What is it we love about a good mystery? Most of our legendary stories without endings involve an unfinished last chapter of someone’s life, a missing body, or a found body with missing answers. Or, you know, a giant hairy half-man, half ape creature wandering the woods, or a gold-rich mine somewhere in the desert.
Without question the most famous of all outdoor mysteries, aka Sasquatch, aka The Yeti, aka the new mascot for Leave No Trace. Actually requires no explanation. Bizarrely makes an appearance in Slavomir Rawicz’ book The Long Walk, which is used as evidence by those who dispute Rawicz’ survival story.
2. Amelia Earhart
Seventy-five years after she disappeared, we’re still looking for Amelia Earhart’s plane, lost in the ocean somewhere near Howland Island, an uninhabited, remote island in the south Pacific where she tried to land during her circumnavigational flight attempt in 1937. Just two weeks ago, a $2.2 million search effort pulled the plug after finding nothing. Theories, including a crash landing on an island controlled by Japanese troops, the idea that she was spying on the Japanese, the possibility that she tried to turn back mid-flight, and a story that she survived, moved to New Jersey and changed her name.
3. Mallory and Irvine on Everest
In 2007, Conrad Anker struggled trying to free climb the Second Step on Everest’s Northeast Ridge — either proving that George Mallory and Andrew Irvine could have climbed the 5.9 pitch at 28,250 feet or proving that it was too difficult for the pioneering climbers (more likely the latter). Mallory’s body has been found high on Everest, along with a few artifacts that could support the theory that the two men summited in 1924 but died on the descent. Irvine’s body, which should have his camera strapped to it, has not been found — so speculation continues.
4. Everett Ruess
In 2009, remains of a body found in the southern Utah desert almost gave us an answer to what happened to Everett Ruess — who was something of the Chris McCandless (Into the Wild) of the Greatest Generation, an idealistic young adventurer who explored the Sierra and the desert, and disappeared. But McCandless’s body was found — Ruess’s was not. One theory has Ruess marrying a Navajo woman and settling somewhere in the desert, never making himself known. In his last letter to his brother in 1934, Ruess wrote: “I have not tired of the wilderness; rather I enjoy its beauty and the vagrant life I lead, more keenly all the time.”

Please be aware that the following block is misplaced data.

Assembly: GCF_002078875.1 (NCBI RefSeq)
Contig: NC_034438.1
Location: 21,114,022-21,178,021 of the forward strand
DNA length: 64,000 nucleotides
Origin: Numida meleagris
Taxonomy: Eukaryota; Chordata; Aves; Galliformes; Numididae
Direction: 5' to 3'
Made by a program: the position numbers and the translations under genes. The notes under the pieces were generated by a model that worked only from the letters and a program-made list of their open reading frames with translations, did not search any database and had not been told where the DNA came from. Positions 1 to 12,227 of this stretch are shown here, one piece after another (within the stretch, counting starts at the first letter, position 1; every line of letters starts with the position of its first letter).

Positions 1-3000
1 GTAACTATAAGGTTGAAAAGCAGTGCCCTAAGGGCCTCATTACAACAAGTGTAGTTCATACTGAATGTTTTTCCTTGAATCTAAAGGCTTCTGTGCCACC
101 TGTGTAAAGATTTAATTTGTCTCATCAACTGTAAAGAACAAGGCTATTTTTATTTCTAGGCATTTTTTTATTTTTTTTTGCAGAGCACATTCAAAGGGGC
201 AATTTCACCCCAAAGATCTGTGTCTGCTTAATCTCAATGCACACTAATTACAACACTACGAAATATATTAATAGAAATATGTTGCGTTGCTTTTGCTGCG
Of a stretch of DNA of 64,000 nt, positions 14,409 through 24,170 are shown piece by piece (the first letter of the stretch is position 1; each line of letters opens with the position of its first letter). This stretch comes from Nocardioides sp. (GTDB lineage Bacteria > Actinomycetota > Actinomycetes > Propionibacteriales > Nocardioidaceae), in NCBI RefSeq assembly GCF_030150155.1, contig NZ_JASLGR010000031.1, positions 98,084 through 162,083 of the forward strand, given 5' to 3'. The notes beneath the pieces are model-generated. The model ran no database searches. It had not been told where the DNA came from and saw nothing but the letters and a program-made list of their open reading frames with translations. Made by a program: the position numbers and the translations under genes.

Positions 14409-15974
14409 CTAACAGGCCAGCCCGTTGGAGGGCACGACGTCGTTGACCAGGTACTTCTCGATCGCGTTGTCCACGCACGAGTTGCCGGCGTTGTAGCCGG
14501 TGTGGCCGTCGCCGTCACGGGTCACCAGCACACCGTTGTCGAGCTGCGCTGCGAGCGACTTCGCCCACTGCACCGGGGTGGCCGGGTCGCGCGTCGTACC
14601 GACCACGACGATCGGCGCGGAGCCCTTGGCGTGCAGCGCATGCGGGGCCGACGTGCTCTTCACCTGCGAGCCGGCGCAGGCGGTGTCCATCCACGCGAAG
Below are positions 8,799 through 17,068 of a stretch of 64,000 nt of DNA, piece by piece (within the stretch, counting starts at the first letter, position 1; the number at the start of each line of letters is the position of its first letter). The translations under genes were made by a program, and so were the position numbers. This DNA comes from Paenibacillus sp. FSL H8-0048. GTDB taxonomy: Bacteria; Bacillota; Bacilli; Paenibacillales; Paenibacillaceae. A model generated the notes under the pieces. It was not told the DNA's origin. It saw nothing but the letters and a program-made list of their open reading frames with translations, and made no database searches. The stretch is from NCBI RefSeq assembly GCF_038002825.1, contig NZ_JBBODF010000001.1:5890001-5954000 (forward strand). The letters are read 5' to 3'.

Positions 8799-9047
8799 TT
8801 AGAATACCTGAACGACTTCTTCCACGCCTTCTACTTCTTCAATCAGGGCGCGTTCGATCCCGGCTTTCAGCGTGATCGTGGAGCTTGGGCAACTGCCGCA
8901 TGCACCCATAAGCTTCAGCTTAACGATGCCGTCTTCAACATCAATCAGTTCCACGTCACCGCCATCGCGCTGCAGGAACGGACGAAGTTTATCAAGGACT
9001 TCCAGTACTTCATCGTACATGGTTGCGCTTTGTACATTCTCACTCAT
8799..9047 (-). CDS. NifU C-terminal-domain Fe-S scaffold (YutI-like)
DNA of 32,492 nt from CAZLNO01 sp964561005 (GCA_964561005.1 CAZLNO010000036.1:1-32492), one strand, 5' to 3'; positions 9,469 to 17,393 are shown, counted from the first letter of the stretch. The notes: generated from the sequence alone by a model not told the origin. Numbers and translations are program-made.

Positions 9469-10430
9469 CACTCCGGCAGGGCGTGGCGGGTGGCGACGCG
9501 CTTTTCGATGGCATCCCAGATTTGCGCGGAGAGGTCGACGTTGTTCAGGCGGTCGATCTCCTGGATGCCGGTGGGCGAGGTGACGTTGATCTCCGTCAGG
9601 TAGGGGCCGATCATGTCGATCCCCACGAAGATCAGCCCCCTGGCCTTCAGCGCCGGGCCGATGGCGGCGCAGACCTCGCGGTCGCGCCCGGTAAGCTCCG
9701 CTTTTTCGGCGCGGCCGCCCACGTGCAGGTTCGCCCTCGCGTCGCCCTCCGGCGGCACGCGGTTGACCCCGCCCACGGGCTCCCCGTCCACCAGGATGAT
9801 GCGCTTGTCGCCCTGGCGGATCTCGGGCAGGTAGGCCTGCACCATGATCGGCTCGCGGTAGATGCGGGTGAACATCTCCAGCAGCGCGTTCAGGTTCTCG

5. Loch Ness Monster
Another mythical creature, a Scottish dragon-like (maybe?) lake-dwelling beast whose existence is supported by nothing but anecdotes. “Nessie” is the Bigfoot of the sea, or Bigfoot is the Nessie of the forest, whichever way you want to look at it.
6. The Lost Dutchman Gold Mine, Superstition Mountains, Arizona
It’s possible you could insert any lost gold mine in this spot — but the Lost Dutchman is one of the most famous, and most scenic, located somewhere in the rugged Superstition Mountains in the desert southeast of Phoenix. In the late 1800s, the murky story (which has several versions) says that the “Dutchman,” German immigrant Jacob Waltz and/or another man named Jacob Weiser were given the location of a secret gold mine, which they never found and Waltz allegedly shared on his deathbed in 1891. The story, one of a dime-a-dozen “lost gold mine” stories in the American West, gained fame when Adolph Ruth died searching for the mine in 1931, his skull found with two bullet holes through it — and later his checkbook, with a note in which Ruth said he had discovered the mine.
7. Vanishing of Glen and Bessie Hyde in the Grand Canyon
Glen and Bessie Hyde were newlyweds hoping both to set a speed record for running the Colorado River through the Grand Canyon and make Bessie the first documented woman to run it. They disappeared sometime after November 1928, after they visited pioneering Grand Canyon photographer Emery Kolb’s studio on their hike out of the canyon to resupply. A month after they were last seen, they hadn’t returned to their Idaho home, and a search turned up their boat, adrift with their supplies still in it. Rumors, speculation, stories, investigations, books, and a novel followed. But no answers.
8. Donner Party cannibalism
Unlike the members of the 1972 Andes plane crash, who had no qualms about admitting that when things got desperate up in the mountains, they resorted to readily available human protein, the idea that the Donner Party resorted to cannibalism while stranded in 1846 and 1847 has always been disputed. In a published account in 1847, one member of the party explained in detail how he ate Jacob Donner, and also that he ate a baby, raw, but then of course denied it years later.
9. Why climbers once wore bright Lycra
Everyone makes regrettable fashion choices at some point in their life. In fact, the true definition of “fashion” might be looking back on photos of yourself 10 years later and saying “What the hell was I thinking wearing THAT?” But, Lycra. Tights. Nothing but a thin skin-tight layer of fabric between you and all those man parts at the crag. It defies all reasonable explanation and remains…a mystery